Extracting and using class-discriminative features is critical for fine-grained recognition. Existing works have demonstrated the possibility of applying deep CNNs to exploit features that distinguish similar classes. However, CNNs suffer from problems including frequency bias and loss of detailed local information, which restricts the performance of recognizing fine-grained categories. To address the challenge, we propose a novel texture branch as complimentary to the CNN branch for feature extraction. We innovatively utilize Gabor filters as a powerful extractor to exploit texture features, motivated by the capability of Gabor filters in effectively capturing multi-frequency features and detailed local information. We implement several designs to enhance the effectiveness of Gabor filters, including imposing constraints on parameter values and developing a learning method to determine the optimal parameters. Moreover, we introduce a statistical feature extractor to utilize informative statistical information from the signals captured by Gabor filters, and a gate selection mechanism to enable efficient computation by only considering qualified regions as input for texture extraction. Through the integration of features from the Gabor-filter-based texture branch and CNN-based semantic branch, we achieve comprehensive information extraction. We demonstrate the efficacy of our method on multiple datasets, including CUB-200-2011, NA-bird, Stanford Dogs, and GTOS-mobile. State-of-the-art performance is achieved using our approach.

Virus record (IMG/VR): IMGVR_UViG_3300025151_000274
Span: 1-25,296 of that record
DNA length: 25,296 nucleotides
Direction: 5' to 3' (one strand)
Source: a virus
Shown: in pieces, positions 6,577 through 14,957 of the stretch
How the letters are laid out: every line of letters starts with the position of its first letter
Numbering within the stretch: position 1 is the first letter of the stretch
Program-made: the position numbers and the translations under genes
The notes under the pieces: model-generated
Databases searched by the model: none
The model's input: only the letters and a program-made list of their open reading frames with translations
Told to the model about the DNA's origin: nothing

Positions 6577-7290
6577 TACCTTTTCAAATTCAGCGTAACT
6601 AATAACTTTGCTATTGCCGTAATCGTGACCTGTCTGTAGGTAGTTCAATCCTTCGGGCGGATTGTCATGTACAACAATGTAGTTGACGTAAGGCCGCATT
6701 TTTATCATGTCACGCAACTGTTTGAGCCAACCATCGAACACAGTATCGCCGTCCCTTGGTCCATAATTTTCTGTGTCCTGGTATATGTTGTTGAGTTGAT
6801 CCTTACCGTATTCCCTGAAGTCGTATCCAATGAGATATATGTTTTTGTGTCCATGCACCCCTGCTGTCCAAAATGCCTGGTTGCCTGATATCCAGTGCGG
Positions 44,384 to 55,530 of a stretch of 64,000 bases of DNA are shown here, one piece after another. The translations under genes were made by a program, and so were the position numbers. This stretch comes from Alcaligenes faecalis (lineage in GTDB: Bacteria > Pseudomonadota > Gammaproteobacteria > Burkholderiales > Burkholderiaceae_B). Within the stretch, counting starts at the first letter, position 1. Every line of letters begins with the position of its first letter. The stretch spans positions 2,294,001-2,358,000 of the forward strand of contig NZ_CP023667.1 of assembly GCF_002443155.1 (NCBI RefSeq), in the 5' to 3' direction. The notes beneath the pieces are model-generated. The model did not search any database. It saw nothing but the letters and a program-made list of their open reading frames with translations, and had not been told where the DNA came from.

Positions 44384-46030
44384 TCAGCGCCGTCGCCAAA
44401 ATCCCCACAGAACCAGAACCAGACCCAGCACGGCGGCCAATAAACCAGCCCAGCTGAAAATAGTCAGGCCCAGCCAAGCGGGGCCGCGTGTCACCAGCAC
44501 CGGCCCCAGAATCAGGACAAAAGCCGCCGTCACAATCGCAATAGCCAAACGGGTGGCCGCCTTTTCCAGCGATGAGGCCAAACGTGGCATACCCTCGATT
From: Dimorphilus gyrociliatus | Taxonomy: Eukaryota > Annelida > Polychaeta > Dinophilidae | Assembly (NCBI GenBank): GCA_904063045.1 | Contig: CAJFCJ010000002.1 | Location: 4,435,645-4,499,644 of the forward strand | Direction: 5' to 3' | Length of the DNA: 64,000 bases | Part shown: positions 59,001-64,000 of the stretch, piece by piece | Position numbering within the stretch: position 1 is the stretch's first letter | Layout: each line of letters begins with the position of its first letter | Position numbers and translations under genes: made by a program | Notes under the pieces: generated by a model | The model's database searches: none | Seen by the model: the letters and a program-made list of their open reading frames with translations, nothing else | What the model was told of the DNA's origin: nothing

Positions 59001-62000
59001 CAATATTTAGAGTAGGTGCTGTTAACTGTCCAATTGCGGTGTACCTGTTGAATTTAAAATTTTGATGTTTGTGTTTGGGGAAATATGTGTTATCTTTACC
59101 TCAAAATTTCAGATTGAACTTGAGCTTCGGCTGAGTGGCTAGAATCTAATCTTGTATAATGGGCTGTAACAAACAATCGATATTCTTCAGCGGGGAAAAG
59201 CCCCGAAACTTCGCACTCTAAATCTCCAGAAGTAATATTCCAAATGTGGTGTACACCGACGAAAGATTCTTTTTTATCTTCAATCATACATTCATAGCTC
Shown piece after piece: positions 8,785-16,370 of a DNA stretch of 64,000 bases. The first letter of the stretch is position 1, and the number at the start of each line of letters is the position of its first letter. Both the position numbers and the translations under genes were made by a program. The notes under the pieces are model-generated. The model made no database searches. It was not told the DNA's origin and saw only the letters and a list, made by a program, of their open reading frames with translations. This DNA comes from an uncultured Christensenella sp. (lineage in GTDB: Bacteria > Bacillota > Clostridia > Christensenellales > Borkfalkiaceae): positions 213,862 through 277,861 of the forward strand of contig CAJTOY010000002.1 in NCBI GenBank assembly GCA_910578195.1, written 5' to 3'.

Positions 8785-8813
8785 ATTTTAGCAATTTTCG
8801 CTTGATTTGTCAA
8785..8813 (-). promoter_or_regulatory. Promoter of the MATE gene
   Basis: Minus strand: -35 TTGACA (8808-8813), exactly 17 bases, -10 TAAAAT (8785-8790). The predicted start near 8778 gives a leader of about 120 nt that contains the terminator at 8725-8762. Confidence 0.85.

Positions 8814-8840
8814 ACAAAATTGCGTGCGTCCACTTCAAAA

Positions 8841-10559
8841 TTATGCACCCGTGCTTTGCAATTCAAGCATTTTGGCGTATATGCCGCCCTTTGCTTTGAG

As a representative cyber-physical system (CPS), robotic manipulator has been widely adopted in various academic research and industrial processes, indicating its potential to act as a universal interface between the cyber and the physical worlds. Recent studies in robotics manipulation have started employing artificial intelligence (AI) approaches as controllers to achieve better adaptability and performance. However, the inherent challenge of explaining AI components introduces uncertainty and unreliability to these AI-enabled robotics systems, necessitating a reliable development platform for system design and performance assessment. As a foundational step towards building reliable AI-enabled robotics systems, we propose a public industrial benchmark for robotics manipulation in this paper. It leverages NVIDIA Omniverse Isaac Sim as the simulation platform, encompassing eight representative manipulation tasks and multiple AI software controllers. An extensive evaluation is conducted to analyze the performance of AI controllers in solving robotics manipulation tasks, enabling a thorough understanding of their effectiveness. To further demonstrate the applicability of our benchmark, we develop a falsification framework that is compatible with physical simulators and OpenAI Gym environments. This framework bridges the gap between traditional testing methods and modern physics engine-based simulations. The effectiveness of different optimization methods in falsifying AI-enabled robotics manipulation with physical simulators is examined via a falsification test. Our work not only establishes a foundation for the design and development of AI-enabled robotics systems but also provides practical experience and guidance to practitioners in this field, promoting further research in this critical academic and industrial domain.